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Live Comfortably - July 29, 2020
by Leslie LaPlace, Goodwin House Alexandria Fitness Manager
The dog days of summer are certainly upon us. As we enjoy the long, hot days let’s not forget that water is meant for more than the pool or the sprinkler. Our bodies are 60 percent water and every one of our organs needs water in order to function properly.
Older adults often don’t get enough fluids and risk becoming dehydrated, especially during summer when it’s hotter and we perspire more. As we age, we face greater challenges in maintaining hydration levels. Why? Because our sensitivity to thirst declines and aging cells retain less water.
Dehydration could especially be a problem if we’re on a medication that may cause fluid loss, such as a diuretic (e.g., corticosteroids or metformin), or other drugs that impact thirst sensation. Warning signs of dehydration include weakness, low blood pressure, dizziness, confusion or urine that’s dark in color.
Hydration helps our bodies fight inflammation by flushing out toxins. Adequate water intake can also help keep our joints well lubricated and prevent gout attacks. Most of the water in our bodies is stored in connective tissue (tendons, ligaments, etc.) and joints, where water acts as a lubricant and helps clear out toxins. When we get dehydrated, our bodies look for water in other areas, including our joints, and redistribute it where it’s needed. Taking water from your joints enables toxins to remain, which fuels pain and inflammation.
To ward off dehydration, healthy people should get 30 to 50 ounces of water per day (about 1 to 1.5 liters), but not all at once. According to Dr. Julian Seifter, a kidney specialist and associate professor of medicine at Harvard Medical School, “the kidneys lose some ability to eliminate water as we age. It’s important to stay hydrated gradually, throughout the day.”
Dr. Seifter recommends drinking water or juices (just a limited amount of juices due to high sugar content) and eating water-rich foods such as salads, fruit, and applesauce. “An easy way to stay hydrated gradually is by getting fluids through meals, with medicine and socially,” he says.
The Mayo Clinic suggests drinking a cup of water or other low-calorie beverage with each meal and between each meal, and also before and after exercise. Some evidence indicates that drinking water between 50-69°F is best for hydration. Keeping your favorite cup, mug, or water bottle on hand at all times may help encourage you to drink gradually throughout the day.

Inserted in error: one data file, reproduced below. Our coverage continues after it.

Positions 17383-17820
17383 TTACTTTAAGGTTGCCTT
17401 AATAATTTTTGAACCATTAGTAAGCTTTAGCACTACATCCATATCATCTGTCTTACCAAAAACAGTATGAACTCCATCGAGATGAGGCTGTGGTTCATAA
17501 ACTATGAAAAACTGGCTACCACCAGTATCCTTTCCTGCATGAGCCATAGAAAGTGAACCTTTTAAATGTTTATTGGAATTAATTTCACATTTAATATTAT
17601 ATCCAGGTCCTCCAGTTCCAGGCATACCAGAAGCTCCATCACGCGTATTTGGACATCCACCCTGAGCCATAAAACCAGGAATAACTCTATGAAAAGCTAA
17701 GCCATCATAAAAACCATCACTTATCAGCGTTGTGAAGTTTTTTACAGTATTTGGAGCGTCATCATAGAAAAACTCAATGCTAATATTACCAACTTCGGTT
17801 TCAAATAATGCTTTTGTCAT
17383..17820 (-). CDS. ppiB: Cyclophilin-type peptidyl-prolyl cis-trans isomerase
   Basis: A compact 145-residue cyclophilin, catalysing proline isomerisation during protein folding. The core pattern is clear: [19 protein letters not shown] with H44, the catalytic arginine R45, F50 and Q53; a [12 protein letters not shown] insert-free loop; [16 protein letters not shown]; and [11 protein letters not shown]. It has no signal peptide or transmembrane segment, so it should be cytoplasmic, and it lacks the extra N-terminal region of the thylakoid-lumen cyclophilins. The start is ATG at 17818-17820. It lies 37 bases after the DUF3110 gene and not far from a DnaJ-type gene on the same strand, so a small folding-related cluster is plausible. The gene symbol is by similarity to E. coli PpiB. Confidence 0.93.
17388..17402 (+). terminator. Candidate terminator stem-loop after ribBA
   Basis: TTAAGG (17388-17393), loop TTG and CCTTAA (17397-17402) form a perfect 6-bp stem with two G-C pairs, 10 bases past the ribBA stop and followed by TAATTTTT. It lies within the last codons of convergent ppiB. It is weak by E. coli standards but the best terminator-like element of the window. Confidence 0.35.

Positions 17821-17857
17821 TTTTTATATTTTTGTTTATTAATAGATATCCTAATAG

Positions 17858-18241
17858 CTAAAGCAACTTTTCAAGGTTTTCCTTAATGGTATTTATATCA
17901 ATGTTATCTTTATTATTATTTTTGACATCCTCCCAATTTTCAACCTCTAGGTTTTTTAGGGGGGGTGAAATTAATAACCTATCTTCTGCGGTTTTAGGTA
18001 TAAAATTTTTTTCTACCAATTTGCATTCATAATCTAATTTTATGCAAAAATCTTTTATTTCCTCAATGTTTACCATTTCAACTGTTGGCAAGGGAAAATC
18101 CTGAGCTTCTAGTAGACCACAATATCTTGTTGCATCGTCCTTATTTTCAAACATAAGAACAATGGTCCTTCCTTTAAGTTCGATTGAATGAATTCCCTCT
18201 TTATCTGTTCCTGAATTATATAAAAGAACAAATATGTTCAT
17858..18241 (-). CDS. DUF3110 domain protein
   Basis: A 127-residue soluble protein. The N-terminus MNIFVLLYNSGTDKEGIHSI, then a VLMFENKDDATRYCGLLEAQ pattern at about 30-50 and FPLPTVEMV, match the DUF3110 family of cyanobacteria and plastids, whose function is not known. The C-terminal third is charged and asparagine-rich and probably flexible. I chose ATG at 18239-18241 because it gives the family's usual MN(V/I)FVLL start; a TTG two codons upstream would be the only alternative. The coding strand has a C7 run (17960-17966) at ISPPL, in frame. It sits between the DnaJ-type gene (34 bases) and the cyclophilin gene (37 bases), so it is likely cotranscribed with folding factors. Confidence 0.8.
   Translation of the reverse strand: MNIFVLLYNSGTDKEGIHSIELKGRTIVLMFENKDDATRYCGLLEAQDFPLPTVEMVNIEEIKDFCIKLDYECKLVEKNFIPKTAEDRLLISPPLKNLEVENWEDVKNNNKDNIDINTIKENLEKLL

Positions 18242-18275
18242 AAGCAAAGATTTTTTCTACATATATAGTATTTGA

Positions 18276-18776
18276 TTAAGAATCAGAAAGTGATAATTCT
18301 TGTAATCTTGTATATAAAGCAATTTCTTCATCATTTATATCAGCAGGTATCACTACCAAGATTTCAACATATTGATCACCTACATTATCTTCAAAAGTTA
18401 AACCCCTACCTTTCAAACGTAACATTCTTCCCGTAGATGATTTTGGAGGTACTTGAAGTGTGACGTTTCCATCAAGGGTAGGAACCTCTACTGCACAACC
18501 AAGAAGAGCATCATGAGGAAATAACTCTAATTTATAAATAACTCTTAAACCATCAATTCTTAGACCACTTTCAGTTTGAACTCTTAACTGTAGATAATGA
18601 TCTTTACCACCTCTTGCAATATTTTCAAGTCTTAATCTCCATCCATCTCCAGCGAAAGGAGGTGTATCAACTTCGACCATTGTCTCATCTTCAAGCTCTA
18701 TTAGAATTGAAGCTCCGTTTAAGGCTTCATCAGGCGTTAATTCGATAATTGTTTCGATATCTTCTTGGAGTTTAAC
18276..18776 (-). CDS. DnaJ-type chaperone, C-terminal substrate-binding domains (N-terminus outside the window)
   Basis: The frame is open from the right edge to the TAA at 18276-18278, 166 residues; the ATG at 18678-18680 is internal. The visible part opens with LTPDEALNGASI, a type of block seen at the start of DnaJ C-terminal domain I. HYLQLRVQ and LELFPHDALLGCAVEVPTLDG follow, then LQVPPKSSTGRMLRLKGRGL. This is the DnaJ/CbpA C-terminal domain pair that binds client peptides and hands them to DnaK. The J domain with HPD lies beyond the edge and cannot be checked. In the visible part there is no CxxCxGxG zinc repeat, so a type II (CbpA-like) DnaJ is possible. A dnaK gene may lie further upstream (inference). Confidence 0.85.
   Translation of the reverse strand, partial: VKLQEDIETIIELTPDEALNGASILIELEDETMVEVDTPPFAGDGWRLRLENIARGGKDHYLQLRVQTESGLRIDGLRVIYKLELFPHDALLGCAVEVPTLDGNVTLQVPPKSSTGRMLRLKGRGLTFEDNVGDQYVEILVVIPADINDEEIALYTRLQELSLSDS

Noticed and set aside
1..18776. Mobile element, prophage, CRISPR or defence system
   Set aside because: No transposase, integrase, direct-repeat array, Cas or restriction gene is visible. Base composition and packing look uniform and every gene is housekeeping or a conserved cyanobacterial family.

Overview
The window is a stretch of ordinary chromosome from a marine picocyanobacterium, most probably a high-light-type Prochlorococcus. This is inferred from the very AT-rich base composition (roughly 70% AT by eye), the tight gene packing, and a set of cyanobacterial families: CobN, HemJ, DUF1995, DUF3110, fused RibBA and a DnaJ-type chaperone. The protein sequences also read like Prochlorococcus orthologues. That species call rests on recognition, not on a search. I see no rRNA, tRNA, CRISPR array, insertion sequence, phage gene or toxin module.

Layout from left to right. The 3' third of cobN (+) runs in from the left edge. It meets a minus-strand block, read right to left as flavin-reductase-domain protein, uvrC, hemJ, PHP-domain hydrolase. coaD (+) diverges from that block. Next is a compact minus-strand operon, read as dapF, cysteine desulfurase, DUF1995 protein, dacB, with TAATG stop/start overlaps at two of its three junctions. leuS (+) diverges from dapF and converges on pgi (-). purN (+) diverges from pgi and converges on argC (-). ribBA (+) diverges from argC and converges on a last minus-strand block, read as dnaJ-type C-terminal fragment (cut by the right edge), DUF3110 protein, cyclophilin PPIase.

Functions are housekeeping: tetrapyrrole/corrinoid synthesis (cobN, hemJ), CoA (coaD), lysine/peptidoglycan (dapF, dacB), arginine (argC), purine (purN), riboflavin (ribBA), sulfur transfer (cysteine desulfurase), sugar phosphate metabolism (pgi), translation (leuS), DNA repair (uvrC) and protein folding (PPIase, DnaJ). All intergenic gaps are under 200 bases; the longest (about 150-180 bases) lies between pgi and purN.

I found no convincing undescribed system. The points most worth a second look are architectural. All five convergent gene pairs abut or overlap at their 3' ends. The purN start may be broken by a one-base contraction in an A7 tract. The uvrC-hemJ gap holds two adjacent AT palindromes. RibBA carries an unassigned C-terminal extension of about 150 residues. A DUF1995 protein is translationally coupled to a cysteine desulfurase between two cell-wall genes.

Particularly given that water fountains and hydration stations are unavailable right now, due to the pandemic, carrying a water bottle with you is a great way to keep hydrated. Even better is getting a reusable water bottle, so you can cut down on the amount of plastic being used. Not only are you able to stay hydrated, but you’re also being kind to the environment!
Although uncommon, it’s possible to take in too much water if you have certain health conditions, such as thyroid disease or kidney, liver or heart problems, or if you’re taking medications that make you retain water, such as nonsteroidal anti-inflammatory drugs (NSAIDs), opiate pain medications and some antidepressants. For that reason, Dr. Seifter says you should check with your primary care physician to be sure you’re getting the right amount.
However you’re spending your summer days, don’t forget to drink water!
Leslie LaPlace is self described recovering Software Development Project Manager. Leslie parlayed a lifelong love of and belief in the restorative power of exercise into a satisfying career working with adults ages 55 and older. She believes that staying active can help reduce aches and pains—It’s also a great anti-aging remedy. She has more than six years’ experience working with seniors at Arlington County, The Jefferson, GHBC and GHA. Leslie is a certified personal trainer and aquatic instructor who loves creating a positive and fun training experience. She believes that it’s never too late to improve your strength and balance!